Family Bible Study lesson for July 22: Learning from the Risen Lord
July 6 2001 by Catherine Painter , Luke 24:13-21a, 25-27, 30-32

Family Bible Study lesson for July 22: Learning from the Risen Lord | Friday, July 6, 2001

Friday, July 6, 2001

Family Bible Study lesson for July 22: Learning from the Risen Lord

By Catherine Painter Luke 24:13-21a, 25-27, 30-32 If I weren't married to you, I wouldn't go to church today," I said, hoping to shock and evoke pity from Jack whose whistling jarred my nerves. Instead, with characteristic patience, he said, "Then please don't go; wait 'til you have a better reason." With a stunned sob, I dressed and trudged to church. I was nurturing a youthful and unrealistic view of ministry. With newness wearing off, coupled with the everyday child rearing and loneliness only ministers' wives understand, the stars in my eyes had dimmed.

My innocent dream of traveling the freeway of life, never making a left turn, was not, as Henry Blackaby describes, "No work - all ease; all honey - no bees." In short, I, too, "... had hoped ..." (v. 21). Turning from my personal "Jerusalem," I walked headstrong toward "Emmaus," dead-ending in the "slough of despond." We all experience dark hours when worthy dreams vanish, or some defeat or bereavement we hoped would pass us by doesn't. The road to Emmaus is heavily traveled.

Hopeless Disciples (Luke 24:13-21a) Emerson said, "Sorrow makes us all children again." Perhaps Cleopas and his companion want to sit in the road and cry like babies. Graphic and gripping details of the crucifixion have their emotions.

Then comes the sabbath when they rest (23:56; Ex. 20:8). Nowhere on earth are two more hopeless, with nothing to do or look forward to. Their would-be Messiah refused to evade the cross and their hope is gone.

Night seems darkest, however, just before dawn, it's said. Unnoticed, a stranger falls into step with them. How often did Jesus walk alongside us before we "constrained him" to enter our hearts and homes (cf. v. 28-29)?

He asks, "What are you discussing ..." (v. 17)? They answer with faith: "We had hoped that He ... was going to redeem Israel," and with doubt: "And what is more, this is the third day since this took place" (v. 21).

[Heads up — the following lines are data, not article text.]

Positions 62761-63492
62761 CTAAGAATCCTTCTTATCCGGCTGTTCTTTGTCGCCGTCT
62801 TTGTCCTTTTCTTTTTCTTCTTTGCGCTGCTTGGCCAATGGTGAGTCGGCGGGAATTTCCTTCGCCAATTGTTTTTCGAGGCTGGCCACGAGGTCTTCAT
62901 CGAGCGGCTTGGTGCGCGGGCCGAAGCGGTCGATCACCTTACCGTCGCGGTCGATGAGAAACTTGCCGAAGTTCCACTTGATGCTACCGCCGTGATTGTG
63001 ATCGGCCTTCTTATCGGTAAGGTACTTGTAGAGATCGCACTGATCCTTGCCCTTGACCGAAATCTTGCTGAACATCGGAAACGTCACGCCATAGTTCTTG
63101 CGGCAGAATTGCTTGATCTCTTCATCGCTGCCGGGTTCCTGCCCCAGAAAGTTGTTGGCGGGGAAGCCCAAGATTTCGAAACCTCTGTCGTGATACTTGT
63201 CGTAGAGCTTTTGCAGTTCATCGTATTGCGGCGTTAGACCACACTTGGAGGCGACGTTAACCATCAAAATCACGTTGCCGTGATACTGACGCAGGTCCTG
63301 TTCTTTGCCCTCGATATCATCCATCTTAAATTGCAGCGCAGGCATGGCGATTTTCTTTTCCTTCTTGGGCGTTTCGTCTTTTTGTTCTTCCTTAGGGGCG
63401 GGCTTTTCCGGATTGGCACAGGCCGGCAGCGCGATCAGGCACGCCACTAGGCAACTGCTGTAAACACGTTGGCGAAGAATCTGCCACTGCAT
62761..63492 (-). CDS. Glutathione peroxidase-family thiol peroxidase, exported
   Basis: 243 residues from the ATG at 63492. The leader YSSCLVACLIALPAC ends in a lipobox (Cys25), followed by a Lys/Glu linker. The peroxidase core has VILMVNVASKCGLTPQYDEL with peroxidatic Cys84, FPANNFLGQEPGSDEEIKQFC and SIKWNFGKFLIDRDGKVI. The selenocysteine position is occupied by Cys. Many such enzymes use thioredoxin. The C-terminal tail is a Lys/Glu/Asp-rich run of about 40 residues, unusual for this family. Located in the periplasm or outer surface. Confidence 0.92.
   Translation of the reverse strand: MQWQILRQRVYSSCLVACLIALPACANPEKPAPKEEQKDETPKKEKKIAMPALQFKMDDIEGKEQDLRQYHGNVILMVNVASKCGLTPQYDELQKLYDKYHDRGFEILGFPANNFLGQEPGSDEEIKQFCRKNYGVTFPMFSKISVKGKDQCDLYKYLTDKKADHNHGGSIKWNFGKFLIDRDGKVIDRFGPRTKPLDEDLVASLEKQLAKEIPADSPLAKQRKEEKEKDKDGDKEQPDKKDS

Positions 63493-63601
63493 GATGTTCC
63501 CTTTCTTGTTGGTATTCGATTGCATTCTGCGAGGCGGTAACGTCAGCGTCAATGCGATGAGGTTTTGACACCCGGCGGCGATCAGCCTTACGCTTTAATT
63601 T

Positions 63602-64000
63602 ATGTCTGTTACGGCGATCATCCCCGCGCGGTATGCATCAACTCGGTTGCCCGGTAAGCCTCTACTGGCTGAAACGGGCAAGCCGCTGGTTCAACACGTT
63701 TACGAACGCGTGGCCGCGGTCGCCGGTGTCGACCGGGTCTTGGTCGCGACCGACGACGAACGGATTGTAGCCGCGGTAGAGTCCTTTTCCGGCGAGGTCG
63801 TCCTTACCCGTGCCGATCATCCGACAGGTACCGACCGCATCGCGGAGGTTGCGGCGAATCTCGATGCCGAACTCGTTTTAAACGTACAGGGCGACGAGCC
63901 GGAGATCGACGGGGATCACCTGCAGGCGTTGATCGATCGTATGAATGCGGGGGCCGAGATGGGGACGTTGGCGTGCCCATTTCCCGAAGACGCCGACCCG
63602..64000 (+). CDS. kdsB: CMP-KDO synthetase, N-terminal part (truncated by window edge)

We've all asked, "How are things going?" when someone actually told us. There have been youth struggling with faith, ministers who tended others' vineyards to the neglect of their own, lay people disillusioned with once-trusted leaders and Bible teachers who gave until their own wells ran dry, illustrating what Vance Havner called "Public fountains where water gushes from lips that never taste it."

Cleopas and his companion spatter Jesus with horrors of the past days. How like Jesus to draw near them in these circumstances.

Instructive Scriptures (Luke 24:25-32) "Faith comes by hearing, and hearing by the word of God" (Rom.10:17, KJV), so Jesus "beginning with Moses ... explains to them ... concerning Himself."

"How foolish you are ..." (v. 25) is, in our jargon, "Get yourself off center stage and back to what I called you to do." God dealt with Elijah this way (I Kgs. 19:9-21).

Knowledge of scripture still doesn't reveal who He is. Knowing about Jesus is not the same as knowing Him. Knowledge of water can't quench thirst; knowledge of bread doesn't satisfy hunger.

Jesus enters their home as a guest (vv. 28-29), but quickly becomes the host. Not by a stirring sermon or dazzling miracle do they discern His identity, but in the ordinariness of life. Luke says that in His giving thanks, breaking bread and serving it, their eyes were opened and they recognized Him" (v. 31a).

In our home hangs a treasured plaque:

Christ is the head of this house. The unseen guest at every meal. The silent listener to every conversation.

Joy presides wherever Jesus is recognized as belonging to the family circle.

During Russian opposition to religion, police arrested a family at worship. They counted 11 people.

"Sir, there are 12," the father corrected.

"Then, where is the 12th?" the officer asked.

"Christ is here also."

Following His recognition, Jesus vanishes and leaves me somewhat disappointed. Is He, however, preparing His followers to experience Him unseen no less than when He is seen? For 40 days He appears and disappears. They must begin to live by faith and not by sight.

Encounters with Christ never happen accidentally. Now, as then, our hearts burn within us (v. 32) when we invite Him in (Rev. 3:20), and one never knows how soon it will be too late to open the heart's door to Him.

I don't travel the Emmaus Road as often as I once did. I've learned the exits. I've also learned Whose I am. Someone said, "The stone that is fit for the wall doesn't long lie in the ditch."

We're not promised never to fall into despondency, but we can know the One who rescues us from it. "Weeping may endure for a night, but joy cometh in the morning" (Ps. 30:5, KJV).

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7/6/2001 12:00:00 AM by Catherine Painter , Luke 24:13-21a, 25-27, 30-32 | with 0 comments
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